Nico Hendriksz and Anton Louw are the dynamic duo behind Cape Town-based furniture design studio, Kino. The two recently won the Best of 100% Talent award at the recent 100% Design showcase. They talk to us about their making process, materials, and sustainability.
How did you find your way into furniture design?
We spent a lot of time in the workshop while studying Industrial Design at the Cape Peninsula University of Technology (CPUT), This is where we realized our love for working materials, especially wood.
We opened a woodworking workshop in 2014, and spent the first period of that time building skills and relationships in the industry. This was valuable time spent on skills development, material knowledge, and supplier relationships. At the start of 2017 we finally had the courage to start our own furniture brand.
How would you describe your point of view, and how does this come through in your work?
There are so many furniture pieces available on the market and it’s important for us as a young brand to find our place. We have asked ourselves, “Does the world really need another furniture piece?” Yes, of course it does, but only if we can reflect a fresh approach to furniture design.
We have an appreciation for quality work and strive to reflect this quality in our products. Our work must look just as good from underneath as from above.
Describe your studio space, how it influences your work and supports your design process?
We recently relocated our workshop to a farm in Durbanville. This offers beautiful surroundings and a nice break away from the city noise. This space is much bigger than our previous workshop, which allows us to structure the workflow and also provides room for future expansion.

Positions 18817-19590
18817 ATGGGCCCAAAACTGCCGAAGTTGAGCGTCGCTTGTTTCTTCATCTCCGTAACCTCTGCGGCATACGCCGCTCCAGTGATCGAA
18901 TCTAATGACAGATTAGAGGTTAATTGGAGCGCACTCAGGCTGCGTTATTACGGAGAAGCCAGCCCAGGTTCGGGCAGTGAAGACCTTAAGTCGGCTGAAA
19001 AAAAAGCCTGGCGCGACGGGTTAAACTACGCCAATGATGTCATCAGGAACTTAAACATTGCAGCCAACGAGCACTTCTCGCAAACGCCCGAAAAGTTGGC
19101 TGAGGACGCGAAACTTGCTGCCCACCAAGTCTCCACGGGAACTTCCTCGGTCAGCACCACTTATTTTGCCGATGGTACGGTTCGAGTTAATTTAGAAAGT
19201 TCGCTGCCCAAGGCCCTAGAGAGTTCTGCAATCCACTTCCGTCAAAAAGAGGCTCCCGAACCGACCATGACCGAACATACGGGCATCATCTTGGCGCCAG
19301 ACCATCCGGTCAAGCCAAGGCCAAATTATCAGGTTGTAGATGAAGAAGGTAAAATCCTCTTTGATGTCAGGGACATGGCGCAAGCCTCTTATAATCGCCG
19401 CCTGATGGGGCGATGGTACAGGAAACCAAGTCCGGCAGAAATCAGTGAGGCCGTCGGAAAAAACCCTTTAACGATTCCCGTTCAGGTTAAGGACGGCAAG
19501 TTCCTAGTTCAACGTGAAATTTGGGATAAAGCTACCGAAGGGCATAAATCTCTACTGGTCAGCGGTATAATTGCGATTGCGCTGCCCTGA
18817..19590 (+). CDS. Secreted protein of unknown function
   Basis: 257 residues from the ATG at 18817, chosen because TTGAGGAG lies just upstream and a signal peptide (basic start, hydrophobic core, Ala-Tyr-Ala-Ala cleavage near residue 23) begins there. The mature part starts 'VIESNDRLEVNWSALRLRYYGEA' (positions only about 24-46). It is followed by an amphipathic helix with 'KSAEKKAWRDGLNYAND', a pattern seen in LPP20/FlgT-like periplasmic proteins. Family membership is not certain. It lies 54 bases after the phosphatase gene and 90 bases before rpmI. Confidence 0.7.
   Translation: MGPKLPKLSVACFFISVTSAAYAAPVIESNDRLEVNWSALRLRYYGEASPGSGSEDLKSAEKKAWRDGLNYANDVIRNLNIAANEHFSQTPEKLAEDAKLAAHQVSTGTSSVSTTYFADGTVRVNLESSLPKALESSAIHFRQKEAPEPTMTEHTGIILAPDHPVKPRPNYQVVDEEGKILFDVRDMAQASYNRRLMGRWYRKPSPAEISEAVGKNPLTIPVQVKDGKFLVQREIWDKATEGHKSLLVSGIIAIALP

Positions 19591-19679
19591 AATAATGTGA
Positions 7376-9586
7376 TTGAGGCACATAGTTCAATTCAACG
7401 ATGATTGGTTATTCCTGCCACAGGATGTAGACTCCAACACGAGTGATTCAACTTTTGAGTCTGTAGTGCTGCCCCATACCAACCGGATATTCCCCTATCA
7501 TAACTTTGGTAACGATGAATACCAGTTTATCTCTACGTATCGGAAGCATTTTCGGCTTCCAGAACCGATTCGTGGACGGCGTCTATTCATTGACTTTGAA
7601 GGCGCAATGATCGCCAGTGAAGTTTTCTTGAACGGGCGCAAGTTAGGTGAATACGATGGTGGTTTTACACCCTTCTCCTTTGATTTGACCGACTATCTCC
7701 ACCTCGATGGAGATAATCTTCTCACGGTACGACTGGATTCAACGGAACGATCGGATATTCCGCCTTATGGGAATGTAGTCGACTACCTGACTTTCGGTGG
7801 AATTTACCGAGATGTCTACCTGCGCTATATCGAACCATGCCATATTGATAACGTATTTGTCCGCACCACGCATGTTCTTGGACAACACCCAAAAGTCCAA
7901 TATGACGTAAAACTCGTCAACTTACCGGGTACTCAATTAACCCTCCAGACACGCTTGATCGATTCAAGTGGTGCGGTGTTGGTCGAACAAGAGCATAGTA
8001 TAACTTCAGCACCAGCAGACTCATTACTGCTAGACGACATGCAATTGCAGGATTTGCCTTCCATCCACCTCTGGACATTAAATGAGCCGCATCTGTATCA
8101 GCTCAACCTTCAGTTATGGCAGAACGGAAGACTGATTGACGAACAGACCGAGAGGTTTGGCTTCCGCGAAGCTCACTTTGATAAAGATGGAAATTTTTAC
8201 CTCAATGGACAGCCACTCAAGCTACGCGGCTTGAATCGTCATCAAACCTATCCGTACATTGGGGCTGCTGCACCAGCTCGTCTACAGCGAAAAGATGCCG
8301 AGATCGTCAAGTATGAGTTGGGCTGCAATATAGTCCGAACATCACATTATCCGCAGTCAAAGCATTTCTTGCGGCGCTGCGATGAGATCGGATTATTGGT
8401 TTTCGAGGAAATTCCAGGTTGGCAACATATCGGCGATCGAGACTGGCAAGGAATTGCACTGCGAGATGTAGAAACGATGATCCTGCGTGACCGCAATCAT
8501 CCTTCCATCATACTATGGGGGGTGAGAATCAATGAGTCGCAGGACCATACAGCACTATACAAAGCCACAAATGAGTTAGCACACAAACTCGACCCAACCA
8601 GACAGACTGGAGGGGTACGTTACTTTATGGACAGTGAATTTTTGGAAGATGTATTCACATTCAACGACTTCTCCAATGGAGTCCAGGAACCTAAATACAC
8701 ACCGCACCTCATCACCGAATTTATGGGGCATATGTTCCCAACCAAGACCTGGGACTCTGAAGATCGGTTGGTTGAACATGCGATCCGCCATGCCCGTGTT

What comes first – the materials or the design idea?
I would say about 60/40 for the design idea. I don’t think we can separate the two entirely, as the material choice plays such an important role in the design.
Sketching a concept on paper or computer provides great freedom as you are not restricted by what is possible with a certain material. However, the design often restricts material options and every material has its advantages as well as limitations. The art is to consider the material, as well as the form and function of a product, and bring these elements together in the most effective way.
Tell us about the various materials you use and where do you source them from?
Woodworking is our core material and we love to combine wood with other materials to create a unique aesthetic or contrast, which often improves the functionality of the product.
We love contrast and black at the moment. We are also starting to explore new textures.
Our most recent product, the Botanic Cupboard, is a perfect example of this love for contrast and combination of materials. This piece features a black Ash exterior, somewhat geometric in shape, with hints of contrasting white Ash in the legs and handle detail. Open the cupboard, and explore the unexpected combination of geometry and organic, colourful surface appearance.
The interior is lined with a Botanic wallpaper, designed by Room13 and supplied by Robin Sprong.
Can you describe from beginning to end how a piece of furniture?